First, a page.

Perhaps that famous photo illustration should read, "Everything's bigger--and better!--in Texas." Lone Star cities, led by Austin (#1) and Ft. Hood (#2), lassoed nine of the top 16 spots on this year's Milken Institute/Greenstreet Real Estate
Partners Best-Performing Cities Index, which ranks U.S. metros based on their ability to create and sustain jobs.
It's not a done deal yet, but GM is reportedly considering a change from its traditional blue logo to a green one that shows consumers it is lean, green, quick-thinking and focused on fuel efficiency. A word of advice for GM: this is a bad idea.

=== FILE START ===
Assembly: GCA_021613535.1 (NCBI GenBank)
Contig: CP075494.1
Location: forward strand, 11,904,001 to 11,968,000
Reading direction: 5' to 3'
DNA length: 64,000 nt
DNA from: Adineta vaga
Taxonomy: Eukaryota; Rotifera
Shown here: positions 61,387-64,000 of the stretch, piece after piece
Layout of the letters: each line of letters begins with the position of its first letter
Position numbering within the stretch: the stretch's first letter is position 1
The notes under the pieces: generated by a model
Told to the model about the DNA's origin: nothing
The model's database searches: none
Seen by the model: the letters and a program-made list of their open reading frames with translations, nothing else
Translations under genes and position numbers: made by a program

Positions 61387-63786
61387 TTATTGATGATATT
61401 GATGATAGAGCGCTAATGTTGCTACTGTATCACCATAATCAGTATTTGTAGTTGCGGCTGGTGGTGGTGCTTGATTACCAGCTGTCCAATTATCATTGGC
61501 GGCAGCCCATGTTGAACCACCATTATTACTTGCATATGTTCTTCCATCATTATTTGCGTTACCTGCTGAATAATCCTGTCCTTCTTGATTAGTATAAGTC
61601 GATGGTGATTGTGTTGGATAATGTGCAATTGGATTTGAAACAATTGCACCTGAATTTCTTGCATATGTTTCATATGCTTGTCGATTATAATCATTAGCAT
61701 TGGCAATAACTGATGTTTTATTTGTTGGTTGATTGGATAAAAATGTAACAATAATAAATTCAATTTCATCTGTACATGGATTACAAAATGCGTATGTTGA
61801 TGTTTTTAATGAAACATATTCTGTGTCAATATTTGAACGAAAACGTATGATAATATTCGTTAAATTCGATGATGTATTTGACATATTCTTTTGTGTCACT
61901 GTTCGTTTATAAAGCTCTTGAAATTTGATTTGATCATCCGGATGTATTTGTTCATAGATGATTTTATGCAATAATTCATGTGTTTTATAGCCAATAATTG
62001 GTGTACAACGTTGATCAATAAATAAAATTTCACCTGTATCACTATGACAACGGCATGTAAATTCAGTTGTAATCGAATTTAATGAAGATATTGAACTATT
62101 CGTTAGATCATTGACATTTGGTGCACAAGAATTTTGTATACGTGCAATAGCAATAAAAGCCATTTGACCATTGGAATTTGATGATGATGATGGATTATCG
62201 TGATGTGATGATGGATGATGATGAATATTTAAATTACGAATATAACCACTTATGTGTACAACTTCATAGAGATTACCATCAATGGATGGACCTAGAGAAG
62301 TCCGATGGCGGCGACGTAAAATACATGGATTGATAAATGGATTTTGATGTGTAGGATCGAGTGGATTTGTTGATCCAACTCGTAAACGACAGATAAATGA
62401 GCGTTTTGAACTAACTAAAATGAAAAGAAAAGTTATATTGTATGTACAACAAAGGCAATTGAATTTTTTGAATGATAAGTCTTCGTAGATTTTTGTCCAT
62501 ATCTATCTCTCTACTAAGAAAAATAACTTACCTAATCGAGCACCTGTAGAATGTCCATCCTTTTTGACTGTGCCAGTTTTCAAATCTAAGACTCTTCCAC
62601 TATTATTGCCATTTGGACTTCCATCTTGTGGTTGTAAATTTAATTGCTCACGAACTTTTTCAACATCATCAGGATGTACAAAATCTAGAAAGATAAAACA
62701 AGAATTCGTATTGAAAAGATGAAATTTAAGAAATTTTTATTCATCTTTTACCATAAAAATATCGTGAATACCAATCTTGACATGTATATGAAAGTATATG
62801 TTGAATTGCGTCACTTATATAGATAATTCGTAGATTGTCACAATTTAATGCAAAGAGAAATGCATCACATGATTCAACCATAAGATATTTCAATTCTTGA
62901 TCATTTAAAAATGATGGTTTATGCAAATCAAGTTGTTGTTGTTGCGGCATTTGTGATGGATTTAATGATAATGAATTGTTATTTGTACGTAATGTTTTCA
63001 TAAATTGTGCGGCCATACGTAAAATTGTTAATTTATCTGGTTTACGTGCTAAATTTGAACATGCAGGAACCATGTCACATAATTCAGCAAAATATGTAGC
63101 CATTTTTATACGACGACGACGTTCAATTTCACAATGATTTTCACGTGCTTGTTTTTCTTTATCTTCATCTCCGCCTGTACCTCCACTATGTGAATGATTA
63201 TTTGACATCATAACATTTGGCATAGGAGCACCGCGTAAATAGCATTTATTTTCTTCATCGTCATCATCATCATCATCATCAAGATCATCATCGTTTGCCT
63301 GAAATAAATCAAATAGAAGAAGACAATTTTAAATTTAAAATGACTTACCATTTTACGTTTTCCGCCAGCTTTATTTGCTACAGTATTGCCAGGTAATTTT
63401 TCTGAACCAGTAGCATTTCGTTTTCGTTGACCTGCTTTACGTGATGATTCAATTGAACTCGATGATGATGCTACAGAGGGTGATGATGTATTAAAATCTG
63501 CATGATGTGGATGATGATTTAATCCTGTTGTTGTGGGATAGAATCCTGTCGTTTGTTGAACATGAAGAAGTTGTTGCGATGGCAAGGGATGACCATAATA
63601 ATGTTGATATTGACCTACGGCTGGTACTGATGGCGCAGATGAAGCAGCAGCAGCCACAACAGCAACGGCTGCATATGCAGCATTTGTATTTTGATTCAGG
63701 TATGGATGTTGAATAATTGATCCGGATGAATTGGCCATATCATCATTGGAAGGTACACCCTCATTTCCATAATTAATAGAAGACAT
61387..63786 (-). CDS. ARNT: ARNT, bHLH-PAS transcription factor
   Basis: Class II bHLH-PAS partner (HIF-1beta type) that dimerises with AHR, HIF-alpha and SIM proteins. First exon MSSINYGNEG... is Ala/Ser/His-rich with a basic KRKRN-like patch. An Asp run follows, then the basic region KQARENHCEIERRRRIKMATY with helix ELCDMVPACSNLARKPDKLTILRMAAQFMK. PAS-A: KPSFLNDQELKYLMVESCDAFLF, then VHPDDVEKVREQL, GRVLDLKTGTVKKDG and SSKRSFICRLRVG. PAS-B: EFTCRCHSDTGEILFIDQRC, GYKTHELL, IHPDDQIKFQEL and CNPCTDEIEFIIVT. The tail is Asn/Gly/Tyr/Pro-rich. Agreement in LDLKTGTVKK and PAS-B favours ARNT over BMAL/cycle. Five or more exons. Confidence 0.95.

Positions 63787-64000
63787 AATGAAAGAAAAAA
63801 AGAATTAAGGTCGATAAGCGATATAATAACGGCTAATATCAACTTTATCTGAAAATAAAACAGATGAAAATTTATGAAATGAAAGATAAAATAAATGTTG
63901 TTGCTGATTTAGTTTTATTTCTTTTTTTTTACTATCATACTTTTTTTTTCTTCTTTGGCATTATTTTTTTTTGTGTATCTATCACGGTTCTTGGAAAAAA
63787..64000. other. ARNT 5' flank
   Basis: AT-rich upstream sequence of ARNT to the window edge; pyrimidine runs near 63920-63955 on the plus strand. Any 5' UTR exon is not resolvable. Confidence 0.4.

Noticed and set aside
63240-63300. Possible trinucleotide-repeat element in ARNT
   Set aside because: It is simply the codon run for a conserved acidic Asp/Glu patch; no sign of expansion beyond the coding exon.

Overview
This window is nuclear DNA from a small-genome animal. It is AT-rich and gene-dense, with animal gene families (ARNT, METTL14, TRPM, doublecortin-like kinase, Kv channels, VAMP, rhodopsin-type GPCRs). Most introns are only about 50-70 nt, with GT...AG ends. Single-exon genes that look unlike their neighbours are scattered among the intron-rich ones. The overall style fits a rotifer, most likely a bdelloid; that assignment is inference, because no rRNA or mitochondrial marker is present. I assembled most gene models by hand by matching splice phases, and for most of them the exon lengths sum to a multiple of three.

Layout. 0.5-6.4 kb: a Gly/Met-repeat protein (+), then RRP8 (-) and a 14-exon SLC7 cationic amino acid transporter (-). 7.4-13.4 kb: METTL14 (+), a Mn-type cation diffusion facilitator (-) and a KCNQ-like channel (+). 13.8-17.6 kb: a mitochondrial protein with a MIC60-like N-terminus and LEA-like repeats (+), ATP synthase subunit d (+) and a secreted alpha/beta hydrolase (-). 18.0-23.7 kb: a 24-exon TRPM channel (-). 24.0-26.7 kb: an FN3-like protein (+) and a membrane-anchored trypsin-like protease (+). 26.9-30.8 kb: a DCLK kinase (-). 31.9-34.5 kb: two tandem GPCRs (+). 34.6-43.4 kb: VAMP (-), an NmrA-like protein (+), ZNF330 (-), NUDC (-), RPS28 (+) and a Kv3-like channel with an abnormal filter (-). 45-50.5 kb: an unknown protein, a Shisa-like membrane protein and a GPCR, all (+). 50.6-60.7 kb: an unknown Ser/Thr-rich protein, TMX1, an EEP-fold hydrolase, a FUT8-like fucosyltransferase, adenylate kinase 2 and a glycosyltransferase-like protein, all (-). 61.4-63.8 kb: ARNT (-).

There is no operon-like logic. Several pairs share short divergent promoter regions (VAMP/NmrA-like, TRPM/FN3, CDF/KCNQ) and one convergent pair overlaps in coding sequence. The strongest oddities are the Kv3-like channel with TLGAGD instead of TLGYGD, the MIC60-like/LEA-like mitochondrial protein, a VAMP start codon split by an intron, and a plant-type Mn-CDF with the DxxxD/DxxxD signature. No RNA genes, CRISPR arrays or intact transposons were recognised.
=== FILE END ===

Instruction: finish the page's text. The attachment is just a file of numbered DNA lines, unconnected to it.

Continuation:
VC powerhouse Kleiner Perkins and Texas oilman T. Boon Pickens, two outspoken advocates of green transit technology, have teamed up to provide V-Vehicle Company $100 million to bring a “high quality, environmentally friendly and fuel-efficient car” to market in the U.S. Though details on the product itself are vague, the company’s choice of the descriptor “fuel-efficient” suggest it will be a highly-economical internal-combustion automobile.
The Chevy Volt was supposed to be GM's golden ticket, the thing that could save the ailing car company from becoming a relic in the automotive world. But according to the U.S. government's automotive task force, the all-electric Volt isn't enough to save GM.
With so many jobs in the balance and their fingers in so many pies I don't want any of the top three automakers, Chrysler, GM, or Ford, to fold up their tents. One way or another I want them get their acts together and turn themselves into viable businesses, contributing to America's economic engine.